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Written by Anna Gratz Cockerille
Provisioning a classroom library optimally for a group of students is work that is never completely finished. A great classroom library is dynamic. It must constantly evolve to keep up with students’ needs, interests, and progress as readers.
If you teach reading workshop, you know that a gigantic part of your job is to ensure that your classroom library is:
- Well-organized. It’s crucial that students can quickly and easily find the kinds of books that they can read well. Whether you use Fountas and Pinnell Guided Reading levels or some other system, you know that your students cannot waste valuable time searching through books that are too easy or too hard. Clear labels, easy-to-access bins, and a transparent leveling system are the foundation of a great classroom library.
- Matched to the reading unit. Certainly, when students are in a fiction reading unit, the books that are front and center in the classroom library should be fiction books, and the same goes for nonfiction. Great classroom libraries take this principle a step farther. Nonfiction books might be organized by topics of interest. In a series unit, there might be prominently displayed bins for different series books. In a mystery unit, bins for different kinds of mysteries might appear.
- Representative of students in your classroom. Students need to be able to see themselves in the books they read. They need books with characters with similar background, gender, race, and experience. They need nonfiction books about topics they care about.
- The responsibility of the students, too. Students can help to organize the classroom library in ways that help connect books with other readers. There may be bins that students label, such as: “If you like Star Wars, you’ll love these books,”or, “Calling all Judy Blume readers.”
- Welcoming. Display matters. There is so much to be said for choosing attractive baskets and setting them up so that students can peruse them easily. Straightening up the classroom library at the end of each day is so important to ensure that no bins are overstuffed, and bins contain the books they are meant to contain.
Of course, none of these qualities of a classroom library are more important than the books themselves. Enter the hotly anticipated, much-requested TCRWP Classroom Libraries. For the first time ever, Lucy Calkins and her colleagues at The Reading and Writing Project have released classroom libraries for each grade level grades K-8. These libraries each contain 400-700 books, and are carefully curated to meet the needs of a range of readers with a range of interests. Each classroom library comes in an at-grade-level and a below-benchmark version.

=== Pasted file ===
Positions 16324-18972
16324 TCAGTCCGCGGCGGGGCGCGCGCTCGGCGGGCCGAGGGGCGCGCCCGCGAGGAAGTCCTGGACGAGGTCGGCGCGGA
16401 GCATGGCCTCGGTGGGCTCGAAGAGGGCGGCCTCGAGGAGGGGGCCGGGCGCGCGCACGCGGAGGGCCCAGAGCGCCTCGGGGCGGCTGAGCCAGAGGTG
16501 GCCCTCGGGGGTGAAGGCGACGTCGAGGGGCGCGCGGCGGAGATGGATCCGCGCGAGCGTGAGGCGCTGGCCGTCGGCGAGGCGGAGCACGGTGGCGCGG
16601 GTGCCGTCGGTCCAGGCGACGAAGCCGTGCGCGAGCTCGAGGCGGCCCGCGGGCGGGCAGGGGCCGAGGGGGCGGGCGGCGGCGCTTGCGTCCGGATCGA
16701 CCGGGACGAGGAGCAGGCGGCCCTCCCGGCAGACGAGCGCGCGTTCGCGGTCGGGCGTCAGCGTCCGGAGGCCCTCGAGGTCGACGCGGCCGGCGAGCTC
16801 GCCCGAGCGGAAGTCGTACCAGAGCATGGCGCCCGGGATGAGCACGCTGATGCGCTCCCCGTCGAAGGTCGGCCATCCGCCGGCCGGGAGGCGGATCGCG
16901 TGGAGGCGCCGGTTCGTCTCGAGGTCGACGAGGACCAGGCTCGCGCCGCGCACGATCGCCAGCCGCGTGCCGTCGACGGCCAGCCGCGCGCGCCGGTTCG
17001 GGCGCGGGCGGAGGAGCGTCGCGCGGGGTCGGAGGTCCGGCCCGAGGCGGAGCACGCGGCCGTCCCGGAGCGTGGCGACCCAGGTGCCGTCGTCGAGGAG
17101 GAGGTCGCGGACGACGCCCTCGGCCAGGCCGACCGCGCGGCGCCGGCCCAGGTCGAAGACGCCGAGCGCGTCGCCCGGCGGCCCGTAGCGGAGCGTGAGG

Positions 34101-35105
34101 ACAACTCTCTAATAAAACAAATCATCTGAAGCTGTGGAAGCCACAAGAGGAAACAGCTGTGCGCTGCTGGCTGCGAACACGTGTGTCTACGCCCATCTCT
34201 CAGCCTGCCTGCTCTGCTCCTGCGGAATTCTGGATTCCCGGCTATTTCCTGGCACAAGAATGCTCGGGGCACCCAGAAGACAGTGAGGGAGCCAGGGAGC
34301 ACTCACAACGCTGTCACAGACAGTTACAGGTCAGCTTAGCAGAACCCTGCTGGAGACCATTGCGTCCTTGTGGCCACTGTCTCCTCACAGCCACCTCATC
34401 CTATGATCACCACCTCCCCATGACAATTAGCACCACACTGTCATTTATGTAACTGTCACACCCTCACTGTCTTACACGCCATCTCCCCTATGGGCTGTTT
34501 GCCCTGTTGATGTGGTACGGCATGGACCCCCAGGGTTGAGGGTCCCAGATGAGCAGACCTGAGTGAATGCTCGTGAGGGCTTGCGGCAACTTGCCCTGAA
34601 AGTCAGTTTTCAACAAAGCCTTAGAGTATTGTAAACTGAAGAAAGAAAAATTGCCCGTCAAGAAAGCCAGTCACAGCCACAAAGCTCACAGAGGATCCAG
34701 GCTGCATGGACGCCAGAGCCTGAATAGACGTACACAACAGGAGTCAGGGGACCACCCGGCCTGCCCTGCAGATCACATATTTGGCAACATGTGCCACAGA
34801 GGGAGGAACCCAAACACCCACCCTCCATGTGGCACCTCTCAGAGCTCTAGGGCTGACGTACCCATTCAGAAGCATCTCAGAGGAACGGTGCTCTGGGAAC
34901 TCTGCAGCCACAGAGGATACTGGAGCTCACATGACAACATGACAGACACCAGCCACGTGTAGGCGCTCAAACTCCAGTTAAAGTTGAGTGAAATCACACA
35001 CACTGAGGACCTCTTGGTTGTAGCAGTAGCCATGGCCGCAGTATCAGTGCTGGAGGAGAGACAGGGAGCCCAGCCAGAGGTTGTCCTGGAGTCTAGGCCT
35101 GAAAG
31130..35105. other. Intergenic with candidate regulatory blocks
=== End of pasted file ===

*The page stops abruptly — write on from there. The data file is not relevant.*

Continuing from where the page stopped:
From the Classroom Libraries Overview:
"Each of the TCRWP Classroom Libraries is a miniature version of a great bookstore—if you can imagine a bookstore run by the country’s greatest readers and the country’s greatest teachers. The libraries contain books for kids who like action and adventure, books for kids who like sports, books for kids who like to travel to other times and worlds. There are books for kids who want to learn about history and space and machines, and books for kids who need to see themselves in stories. And every collection has been carefully and thoughtfully designed to lure kids into reading, and to move them up levels of complexity."
Before embarking on this project, we thought we knew mostly all there was to know about classroom libraries. We should have known better. Through our work with teachers, a range of literacy experts, and each other, we garnered some important new insights about ways to optimize classroom libraries for teachers and for students. Join this week’s Twitter chat, hosted by staff developers Katie Wears and Shana Frazin, to share your ideas about classroom libraries and to find out more about ours.
Each Wednesday night at 7:30pm eastern, The Teacher's College Reading and Writing Project hosts a Twitter chat using the hashtag #TCRWP. Join @wearskm & @sfrazintcrwpto chat about classroom libraries tomorrow evening.
Not on Twitter? Take Heinemann’s free Twitter for Educators course here.
Anna Gratz Cockerille
Coauthor of Bringing History to Life (Grade 4) in the Units of Study for Teaching Writing Series.
Anna was a teacher and a literacy coach in New York City and in Sydney, Australia, and later became a Staff Developer and Writer at TCRWP. She served as an adjunct instructor in the Literacy Specialist Program at Teachers College, and taught at several TCRWP institutes, including the content literacy institute, where she helped participants bring strong literacy instruction into social studies classrooms. Anna also has been a researcher for Lucy Calkins, contributing especially to Pathways to the Common Core: Accelerating Achievement (Heinemann 2012), and Navigating Nonfiction in the Units of Study for Teaching Reading, Grades 3–5 series (Heinemann 2010). Most recently, Anna served as an editor for the Units of Study for Teaching Reading, K–5 series.